Southern States Most Corrupt: Karnataka, Andhra Pradesh, Tamil Nadu top the list

A survey conducted by Centre for Media Studies has revealed that Karnataka, Andhra Pradesh, Tamil Nadu, Maharashtra, Jammu Kashmir and Punjab thrive on corruption in accessing public services

New Delhi: Petty corruption in the country between 2013 and 2017 has been on a decline, found a new survey. The survey conducted by the Centre for Media Studies (CMS), said that the perception and experience of corruption in public services have been on a decline.

The study was released by NITI Aayog member Bibek Debroy. Around 3,000 households from over 200 rural and urban clusters of 20 States were surveyed as part of this.

Three south Indian States Karnataka, Andhra Pradesh, Tamil Nadu; Maharashtra, Jammu and Kashmir and Punjab were amongst the first ten States that experienced corruption in accessing public services. While Karnataka stood first with 77% of corruption, Andhra Pradesh 74%, Tamil Nadu 68%, Maharashtra 57%, Jammu Kashmir 44%, and Punjab with 42%.
The households across 20 States paid a bribe of Rs. 6350 crores in 2017 against 20,500 crores in 2005, to access 10 public services, the report said.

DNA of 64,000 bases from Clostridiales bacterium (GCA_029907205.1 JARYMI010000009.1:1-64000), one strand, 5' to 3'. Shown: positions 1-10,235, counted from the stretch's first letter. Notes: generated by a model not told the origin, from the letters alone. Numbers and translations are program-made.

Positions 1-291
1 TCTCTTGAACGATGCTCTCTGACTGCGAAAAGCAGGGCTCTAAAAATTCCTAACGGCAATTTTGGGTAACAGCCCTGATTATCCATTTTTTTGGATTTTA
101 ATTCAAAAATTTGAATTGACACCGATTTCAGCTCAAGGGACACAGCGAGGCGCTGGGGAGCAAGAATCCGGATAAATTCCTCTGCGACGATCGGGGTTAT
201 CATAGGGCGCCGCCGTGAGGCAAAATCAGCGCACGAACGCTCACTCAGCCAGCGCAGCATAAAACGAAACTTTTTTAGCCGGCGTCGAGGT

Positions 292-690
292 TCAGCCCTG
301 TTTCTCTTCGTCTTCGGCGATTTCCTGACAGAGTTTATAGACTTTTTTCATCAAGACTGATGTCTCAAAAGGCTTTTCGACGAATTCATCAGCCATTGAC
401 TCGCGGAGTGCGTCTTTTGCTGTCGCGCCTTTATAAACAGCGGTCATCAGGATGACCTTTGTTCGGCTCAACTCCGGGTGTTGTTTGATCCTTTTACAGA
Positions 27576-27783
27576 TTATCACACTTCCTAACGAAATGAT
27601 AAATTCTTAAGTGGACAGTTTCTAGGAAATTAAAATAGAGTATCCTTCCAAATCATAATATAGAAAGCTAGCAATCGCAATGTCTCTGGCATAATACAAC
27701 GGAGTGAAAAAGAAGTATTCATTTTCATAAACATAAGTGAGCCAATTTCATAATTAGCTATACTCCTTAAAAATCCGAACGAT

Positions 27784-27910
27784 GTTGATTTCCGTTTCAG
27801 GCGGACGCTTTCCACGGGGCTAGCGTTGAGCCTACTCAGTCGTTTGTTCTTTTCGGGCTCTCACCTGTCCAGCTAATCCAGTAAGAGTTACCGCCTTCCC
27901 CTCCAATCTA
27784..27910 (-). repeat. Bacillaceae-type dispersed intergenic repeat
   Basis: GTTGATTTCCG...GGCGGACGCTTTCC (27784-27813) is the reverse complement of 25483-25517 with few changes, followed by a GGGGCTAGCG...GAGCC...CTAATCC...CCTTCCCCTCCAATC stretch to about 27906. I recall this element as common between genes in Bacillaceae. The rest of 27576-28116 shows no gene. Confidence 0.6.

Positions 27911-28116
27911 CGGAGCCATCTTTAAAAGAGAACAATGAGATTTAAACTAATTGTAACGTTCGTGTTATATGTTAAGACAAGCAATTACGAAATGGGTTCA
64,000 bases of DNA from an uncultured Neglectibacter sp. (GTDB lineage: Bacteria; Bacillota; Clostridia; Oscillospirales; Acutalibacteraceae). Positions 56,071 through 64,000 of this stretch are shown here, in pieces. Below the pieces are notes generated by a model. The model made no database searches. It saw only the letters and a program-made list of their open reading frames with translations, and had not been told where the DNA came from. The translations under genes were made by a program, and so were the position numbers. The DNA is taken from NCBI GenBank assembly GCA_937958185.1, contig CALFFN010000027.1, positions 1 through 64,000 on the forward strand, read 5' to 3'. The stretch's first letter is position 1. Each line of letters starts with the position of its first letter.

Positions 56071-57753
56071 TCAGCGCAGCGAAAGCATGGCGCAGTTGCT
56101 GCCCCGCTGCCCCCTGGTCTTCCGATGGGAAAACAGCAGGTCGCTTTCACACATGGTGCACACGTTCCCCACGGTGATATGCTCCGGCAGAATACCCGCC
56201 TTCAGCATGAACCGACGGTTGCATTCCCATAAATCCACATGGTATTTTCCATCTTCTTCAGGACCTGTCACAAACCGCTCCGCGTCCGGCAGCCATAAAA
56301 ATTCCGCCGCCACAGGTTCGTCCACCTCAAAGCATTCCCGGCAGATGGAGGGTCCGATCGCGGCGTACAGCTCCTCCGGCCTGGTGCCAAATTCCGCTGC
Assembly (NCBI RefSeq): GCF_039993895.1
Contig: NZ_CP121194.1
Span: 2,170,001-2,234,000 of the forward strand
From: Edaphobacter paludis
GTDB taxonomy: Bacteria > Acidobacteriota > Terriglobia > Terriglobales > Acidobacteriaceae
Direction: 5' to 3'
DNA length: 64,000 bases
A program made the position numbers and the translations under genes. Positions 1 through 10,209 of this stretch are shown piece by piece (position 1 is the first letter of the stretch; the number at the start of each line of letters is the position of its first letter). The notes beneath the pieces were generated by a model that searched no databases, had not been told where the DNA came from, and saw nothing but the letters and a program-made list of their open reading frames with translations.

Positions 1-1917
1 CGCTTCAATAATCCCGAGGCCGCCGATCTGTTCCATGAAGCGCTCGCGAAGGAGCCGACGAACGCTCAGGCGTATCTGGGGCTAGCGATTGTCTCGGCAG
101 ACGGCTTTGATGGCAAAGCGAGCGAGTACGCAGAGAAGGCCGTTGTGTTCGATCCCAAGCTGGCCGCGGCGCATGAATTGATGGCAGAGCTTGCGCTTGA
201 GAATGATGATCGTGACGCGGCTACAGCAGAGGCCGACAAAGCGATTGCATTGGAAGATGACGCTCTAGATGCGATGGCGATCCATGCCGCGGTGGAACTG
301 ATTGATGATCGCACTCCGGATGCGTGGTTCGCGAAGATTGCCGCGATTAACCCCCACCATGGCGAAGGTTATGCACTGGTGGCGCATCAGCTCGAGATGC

The key reasons for paying a bribe to access a public service remained the same between 2005 and 2017, said CMS chairman N Bhaskara Rao. This only points out that ground level issues were not taken into consideration while addressing corruption, he added.

Saying that they were producing reports on corruption for several years, Rao told that they wanted the NITI Aayog to take note of these as they are the policy makers.

Bihar (74%), Jammu, Kashmir (69%), Odisha (60%), Rajasthan (59%) and Tamil Nadu (59%) were the most corrupt cases in 2005, said CMS.

The institution also held a telephonic survey in January on the impact of demonetization with a random selection across 20 States. While fifty percent respondents felt the level of corruption between November –December last year has reduced, 12 percent opined that graft has increased during that time, while 21 per cent felt that there was no change in the situation, explained the survey.

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